Food brands are getting to know consumers, and at times it’s like an awkward first date: Communication is a little uncertain, and next steps are unclear.
2020 may have accelerated the direct channel between consumer packaged goods (CPG) companies and shoppers, but capitalizing on this channel requires customer data platforms (CDPs) that churn through the process of learning about shoppers as individuals. It’s a capability that’s new to food manufacturers, and one that’s critical to master quickly: In the quest for brand relevancy, there’s often only one chance for a second date.
DTC’s sudden takeoff for food brands
It’s no secret how we got here. As consumers turned to online shopping during the global pandemic, the economics of the direct-to-consumer (DTC) channel suddenly shifted for food and beverage brands, and what began as modest efforts to acquire consumer data became lucrative revenue streams. Brands responded with rapid rollouts of services, such as PepsiCo’s launch of Snacks.com and PantryShop.com in 30 days. Enrollment in food and beverage subscription programs surged 25%. CPG brands experienced more absolute growth in 2020 than in the four-year period from 2016 to 2019.
Now comes the task of continuing the trajectory and doing so profitably. Managing assortments for DTC is key for food brands, including optimizing SKUs and basket sizes. So is the introduction of differentiated pricing models, such as subscriptions and premium pricing for channel-exclusive offerings.
Most challenging — and vital — is creating ae marketing engine that makes the economics of DTC work. Understanding customer lifetime value and retaining customers is the foundation to profitable DTC growth, and it’s where CDPs come in, enabling food manufacturers to control the post-purchase experience and keep their brands relevant among fickle consumers.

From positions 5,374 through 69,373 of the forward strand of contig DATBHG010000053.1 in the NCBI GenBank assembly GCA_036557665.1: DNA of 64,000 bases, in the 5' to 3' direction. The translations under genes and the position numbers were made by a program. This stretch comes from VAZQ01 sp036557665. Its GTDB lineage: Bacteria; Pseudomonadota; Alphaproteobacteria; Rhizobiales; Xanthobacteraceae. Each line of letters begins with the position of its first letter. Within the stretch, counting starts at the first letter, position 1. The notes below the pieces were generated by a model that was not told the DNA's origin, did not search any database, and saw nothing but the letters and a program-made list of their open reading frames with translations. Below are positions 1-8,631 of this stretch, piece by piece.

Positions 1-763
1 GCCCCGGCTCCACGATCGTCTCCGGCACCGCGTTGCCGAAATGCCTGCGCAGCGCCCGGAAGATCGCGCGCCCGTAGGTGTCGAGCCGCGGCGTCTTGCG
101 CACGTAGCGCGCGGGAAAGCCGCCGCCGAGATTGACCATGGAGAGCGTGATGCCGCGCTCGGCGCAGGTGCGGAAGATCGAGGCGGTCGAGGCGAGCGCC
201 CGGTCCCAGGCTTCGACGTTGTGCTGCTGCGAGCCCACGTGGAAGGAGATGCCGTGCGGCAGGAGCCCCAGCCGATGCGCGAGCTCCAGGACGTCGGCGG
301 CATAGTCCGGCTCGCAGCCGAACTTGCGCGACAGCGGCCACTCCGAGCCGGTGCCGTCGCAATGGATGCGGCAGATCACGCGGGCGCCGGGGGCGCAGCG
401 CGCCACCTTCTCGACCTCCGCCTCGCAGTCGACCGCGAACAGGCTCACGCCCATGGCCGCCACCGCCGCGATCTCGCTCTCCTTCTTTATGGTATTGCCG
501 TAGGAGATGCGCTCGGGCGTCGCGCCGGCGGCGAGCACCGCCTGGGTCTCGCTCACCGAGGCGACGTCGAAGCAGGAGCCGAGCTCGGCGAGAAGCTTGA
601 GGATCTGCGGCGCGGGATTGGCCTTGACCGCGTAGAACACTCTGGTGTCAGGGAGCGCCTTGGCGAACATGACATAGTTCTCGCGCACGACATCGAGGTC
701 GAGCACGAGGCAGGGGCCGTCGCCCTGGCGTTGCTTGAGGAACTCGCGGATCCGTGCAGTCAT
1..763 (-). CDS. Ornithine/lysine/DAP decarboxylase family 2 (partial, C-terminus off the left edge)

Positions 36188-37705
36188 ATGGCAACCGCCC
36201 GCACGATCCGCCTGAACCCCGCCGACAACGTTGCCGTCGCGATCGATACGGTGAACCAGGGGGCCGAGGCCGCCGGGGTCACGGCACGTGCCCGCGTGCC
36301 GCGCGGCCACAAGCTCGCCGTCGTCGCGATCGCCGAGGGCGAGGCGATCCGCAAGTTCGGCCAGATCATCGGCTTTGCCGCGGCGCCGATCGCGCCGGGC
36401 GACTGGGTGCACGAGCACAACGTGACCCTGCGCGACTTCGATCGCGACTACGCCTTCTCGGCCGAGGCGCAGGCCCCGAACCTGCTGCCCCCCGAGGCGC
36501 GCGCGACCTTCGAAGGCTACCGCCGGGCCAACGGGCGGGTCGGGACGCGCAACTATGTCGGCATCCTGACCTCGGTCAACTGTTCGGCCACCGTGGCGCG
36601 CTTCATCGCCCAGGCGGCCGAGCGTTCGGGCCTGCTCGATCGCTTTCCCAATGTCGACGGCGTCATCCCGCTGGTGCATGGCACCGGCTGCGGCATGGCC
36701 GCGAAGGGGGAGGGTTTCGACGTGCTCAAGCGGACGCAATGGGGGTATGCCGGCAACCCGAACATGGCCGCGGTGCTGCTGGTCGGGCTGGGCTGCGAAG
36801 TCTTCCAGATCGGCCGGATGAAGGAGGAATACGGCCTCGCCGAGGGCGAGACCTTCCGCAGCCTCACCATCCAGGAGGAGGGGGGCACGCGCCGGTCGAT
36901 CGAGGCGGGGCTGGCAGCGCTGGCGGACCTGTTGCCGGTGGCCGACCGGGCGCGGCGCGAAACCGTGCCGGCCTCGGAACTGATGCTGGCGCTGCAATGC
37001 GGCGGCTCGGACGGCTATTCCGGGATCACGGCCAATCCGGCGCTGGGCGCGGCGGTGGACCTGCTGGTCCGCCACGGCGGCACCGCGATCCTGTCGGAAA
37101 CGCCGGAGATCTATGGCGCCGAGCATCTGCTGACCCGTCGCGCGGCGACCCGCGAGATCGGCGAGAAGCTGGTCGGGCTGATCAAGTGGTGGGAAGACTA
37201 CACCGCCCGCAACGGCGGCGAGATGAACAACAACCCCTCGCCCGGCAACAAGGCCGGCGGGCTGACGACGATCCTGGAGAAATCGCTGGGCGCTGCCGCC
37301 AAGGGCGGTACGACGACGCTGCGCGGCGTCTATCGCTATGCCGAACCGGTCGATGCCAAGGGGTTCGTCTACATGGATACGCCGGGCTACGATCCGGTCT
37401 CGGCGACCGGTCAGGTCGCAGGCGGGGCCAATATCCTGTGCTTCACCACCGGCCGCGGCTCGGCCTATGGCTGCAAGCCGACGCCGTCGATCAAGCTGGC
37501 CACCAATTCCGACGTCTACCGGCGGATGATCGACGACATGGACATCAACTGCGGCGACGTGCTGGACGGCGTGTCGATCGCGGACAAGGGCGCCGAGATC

When it comes to building out CDPs, however, food brands are on a learning curve. Most already maintain data management platforms (DMPs) in which they house second- and third-party data, the large, anonymized pools of information that CPG advertisers and agencies traditionally rely on to improve ad targeting. But it’s the value of first-party data that has the potential to create unified views of individual consumers, and that takes a CDP. Think of DMPs as core to the adtech stack, and CDPs as core to martech.
While brands can gain 360-degree customer views without building CDPs — cloud technologies and open systems also provide unified views and unique IDs — CDPs offer those advantages and go a step further. They add real-time unification and decisioning capabilities. By ingesting customer data from multiple enterprise systems such as CRMs, mobile app logs and ecommerce platforms, CDPs generate powerful customer insights that brands can use for real-time activation of personalized content and messaging to orchestrate the desired experience. The result is a path to connect directly with consumers and boost brand relevance in ways that food brands have not had until now.
If data is currency, first-party data is the bitcoin for food brands. Like bitcoin, which just became a trillion-dollar asset class, first-party data is scarce and has a significant store of value for food brands. If leveraged effectively through a CDP, it can yield the higher customer lifetime value that the DTC channel requires for success.
How brands use CDPs to boost relevance
As the race to acquire first-party data heats up, food brands are building and refining CDPs and exploring the platforms’ ability to work in tandem with DMPs. The DMP’s broad demographics and location details enrich the personal preferences of the CDP for smarter customer communication, and the tailored nature of the CDP’s first-party data helps sharpen the DMP’s ad targeting.